A20 suppresses canonical Smad-dependent fibroblast activation: novel function for an endogenous inflammatory modulator

  • Swati Bhattacharyya (Northwestern University) (Creator)
  • Wenxia Wang (Contributor)
  • Lauren V. Graham (Creator)
  • John Varga (Northwestern University) (Creator)



Abstract Background The ubiquitin-editing cytosolic enzyme A20, the major negative regulator of toll-like receptor (TLR)-mediated cellular inflammatory responses, has tight genetic linkage with systemic sclerosis (SSc). Because recent studies implicate endogenous ligand-driven TLR signaling in SSc pathogenesis, we sought to investigate the regulation, role and mechanism of action of A20 in skin fibroblasts. Method A20 expression and the effects of forced A20 expression or siRNA-mediated A20 knockdown on fibrotic responses induced by transforming growth factor-ß (TGF-ß) were evaluated was evaluated in explanted human skin fibroblasts. Additionally, A20 regulation by TGF-ß, and by adiponectin, a pleiotropic adipokine with anti-fibrotic activity, was evaluated. Results In normal fibroblasts, TGF-ß induced sustained downregulation of A20, and abrogated its TLR4-dependent induction. Forced expression of A20 aborted the stimulation of collagen gene expression and myofibroblast transformation induced by TGF-ß, and disrupted canonical Smad signaling and Smad-dependent transcriptional responses. Conversely, siRNA-mediated knockdown of A20 enhanced the amplitude of fibrotic responses elicited by TGF-ß. Adiponectin, previously shown to block TLR-dependent fibrotic responses, elicited rapid and sustained increase in A20 accumulation in fibroblasts. Conclusion These results identify the ubiquitin-editing enzyme A20 as a novel endogenous mechanism for negative regulation of fibrotic response intensity. Systemic sclerosis-associated genetic variants of A20 that cause impaired A20 expression or function, combined with direct suppression of A20 by TGF-ß within the fibrotic milieu, might play a significant functional role in persistence of fibrotic responses, while pharmacological augmentation of A20 inhibitory pathway activity might represent a novel therapeutic strategy.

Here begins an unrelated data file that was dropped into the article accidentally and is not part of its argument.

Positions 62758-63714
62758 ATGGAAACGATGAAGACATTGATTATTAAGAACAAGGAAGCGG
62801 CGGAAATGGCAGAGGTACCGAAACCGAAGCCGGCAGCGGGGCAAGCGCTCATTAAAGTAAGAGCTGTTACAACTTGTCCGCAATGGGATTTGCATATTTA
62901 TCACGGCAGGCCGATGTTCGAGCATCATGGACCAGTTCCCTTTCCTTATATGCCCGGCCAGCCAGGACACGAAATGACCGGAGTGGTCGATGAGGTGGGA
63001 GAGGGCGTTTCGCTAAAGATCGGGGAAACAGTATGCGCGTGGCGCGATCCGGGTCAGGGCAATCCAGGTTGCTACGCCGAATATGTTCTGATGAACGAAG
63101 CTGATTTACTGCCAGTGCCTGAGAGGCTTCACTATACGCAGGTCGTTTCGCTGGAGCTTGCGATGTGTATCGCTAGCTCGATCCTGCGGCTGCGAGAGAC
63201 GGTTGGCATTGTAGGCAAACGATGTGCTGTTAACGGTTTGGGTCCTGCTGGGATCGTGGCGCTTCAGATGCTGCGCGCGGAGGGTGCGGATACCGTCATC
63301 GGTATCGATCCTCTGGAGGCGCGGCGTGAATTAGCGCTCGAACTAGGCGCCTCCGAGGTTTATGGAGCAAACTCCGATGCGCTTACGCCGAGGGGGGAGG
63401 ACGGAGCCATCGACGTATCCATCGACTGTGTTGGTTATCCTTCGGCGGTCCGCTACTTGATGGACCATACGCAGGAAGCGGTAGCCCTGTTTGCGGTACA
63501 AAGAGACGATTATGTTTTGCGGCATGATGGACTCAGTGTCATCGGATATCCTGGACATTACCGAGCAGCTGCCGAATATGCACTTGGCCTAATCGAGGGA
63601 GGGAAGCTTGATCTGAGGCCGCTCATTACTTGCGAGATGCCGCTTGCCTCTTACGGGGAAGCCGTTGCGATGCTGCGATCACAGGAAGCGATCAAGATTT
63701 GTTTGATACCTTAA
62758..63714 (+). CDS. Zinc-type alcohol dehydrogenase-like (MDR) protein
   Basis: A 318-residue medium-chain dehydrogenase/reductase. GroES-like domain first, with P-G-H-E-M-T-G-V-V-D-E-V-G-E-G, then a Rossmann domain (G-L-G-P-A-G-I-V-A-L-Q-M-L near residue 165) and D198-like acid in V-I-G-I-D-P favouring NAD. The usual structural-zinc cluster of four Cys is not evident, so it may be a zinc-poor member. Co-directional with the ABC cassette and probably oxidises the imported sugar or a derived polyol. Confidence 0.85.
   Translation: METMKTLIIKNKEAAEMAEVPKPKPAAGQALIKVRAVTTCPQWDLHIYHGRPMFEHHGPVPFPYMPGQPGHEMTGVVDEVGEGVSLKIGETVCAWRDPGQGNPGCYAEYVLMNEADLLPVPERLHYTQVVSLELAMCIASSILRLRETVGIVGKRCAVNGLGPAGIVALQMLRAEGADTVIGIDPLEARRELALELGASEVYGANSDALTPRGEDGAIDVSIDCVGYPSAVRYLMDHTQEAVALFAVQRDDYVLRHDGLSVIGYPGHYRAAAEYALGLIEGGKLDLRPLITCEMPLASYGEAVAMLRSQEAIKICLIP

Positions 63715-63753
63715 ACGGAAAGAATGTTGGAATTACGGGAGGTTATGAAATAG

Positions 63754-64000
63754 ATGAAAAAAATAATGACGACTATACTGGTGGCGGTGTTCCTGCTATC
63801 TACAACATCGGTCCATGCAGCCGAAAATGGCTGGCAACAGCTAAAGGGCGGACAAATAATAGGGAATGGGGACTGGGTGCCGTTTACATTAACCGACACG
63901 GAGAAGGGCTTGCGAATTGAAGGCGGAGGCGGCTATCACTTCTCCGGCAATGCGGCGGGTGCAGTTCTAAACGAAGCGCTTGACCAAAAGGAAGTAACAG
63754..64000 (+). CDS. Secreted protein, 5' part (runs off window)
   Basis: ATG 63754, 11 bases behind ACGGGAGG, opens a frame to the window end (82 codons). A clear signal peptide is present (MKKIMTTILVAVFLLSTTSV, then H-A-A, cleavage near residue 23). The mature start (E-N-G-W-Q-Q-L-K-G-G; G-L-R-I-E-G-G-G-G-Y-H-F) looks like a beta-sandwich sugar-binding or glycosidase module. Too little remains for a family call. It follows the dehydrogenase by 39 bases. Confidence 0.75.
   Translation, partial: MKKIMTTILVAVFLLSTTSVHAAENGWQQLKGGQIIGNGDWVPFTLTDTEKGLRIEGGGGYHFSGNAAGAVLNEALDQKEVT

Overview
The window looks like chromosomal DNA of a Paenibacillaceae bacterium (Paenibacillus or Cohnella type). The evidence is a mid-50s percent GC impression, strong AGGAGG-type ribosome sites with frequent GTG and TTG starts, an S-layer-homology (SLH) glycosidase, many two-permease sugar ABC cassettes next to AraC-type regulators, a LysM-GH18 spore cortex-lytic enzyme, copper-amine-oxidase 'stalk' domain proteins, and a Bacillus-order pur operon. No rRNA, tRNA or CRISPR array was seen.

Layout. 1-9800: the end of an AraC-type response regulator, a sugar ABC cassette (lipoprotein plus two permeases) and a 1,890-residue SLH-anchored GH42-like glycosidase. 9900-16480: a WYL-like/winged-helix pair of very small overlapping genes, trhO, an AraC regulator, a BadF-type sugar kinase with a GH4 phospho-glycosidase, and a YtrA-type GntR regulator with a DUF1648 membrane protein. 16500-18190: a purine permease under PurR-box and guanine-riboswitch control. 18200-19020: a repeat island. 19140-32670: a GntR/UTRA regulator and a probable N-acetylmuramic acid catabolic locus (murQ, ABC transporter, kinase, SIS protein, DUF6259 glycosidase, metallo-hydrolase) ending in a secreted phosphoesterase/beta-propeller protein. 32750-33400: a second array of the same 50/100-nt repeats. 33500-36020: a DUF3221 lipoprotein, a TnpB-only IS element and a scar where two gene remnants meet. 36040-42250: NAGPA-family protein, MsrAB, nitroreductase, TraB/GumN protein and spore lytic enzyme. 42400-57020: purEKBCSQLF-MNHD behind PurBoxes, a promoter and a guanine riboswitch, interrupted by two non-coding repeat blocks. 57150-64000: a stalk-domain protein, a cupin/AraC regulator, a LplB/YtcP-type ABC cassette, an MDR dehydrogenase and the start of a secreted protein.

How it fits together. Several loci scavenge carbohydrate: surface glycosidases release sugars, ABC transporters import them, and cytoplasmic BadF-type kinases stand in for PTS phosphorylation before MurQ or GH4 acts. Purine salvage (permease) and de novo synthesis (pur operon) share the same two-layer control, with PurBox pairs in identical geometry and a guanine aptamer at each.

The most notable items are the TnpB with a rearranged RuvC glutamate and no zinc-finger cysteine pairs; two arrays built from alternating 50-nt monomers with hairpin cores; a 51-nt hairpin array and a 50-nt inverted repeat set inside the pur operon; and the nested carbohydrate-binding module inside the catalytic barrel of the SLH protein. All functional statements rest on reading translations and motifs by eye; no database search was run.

Date made available2016

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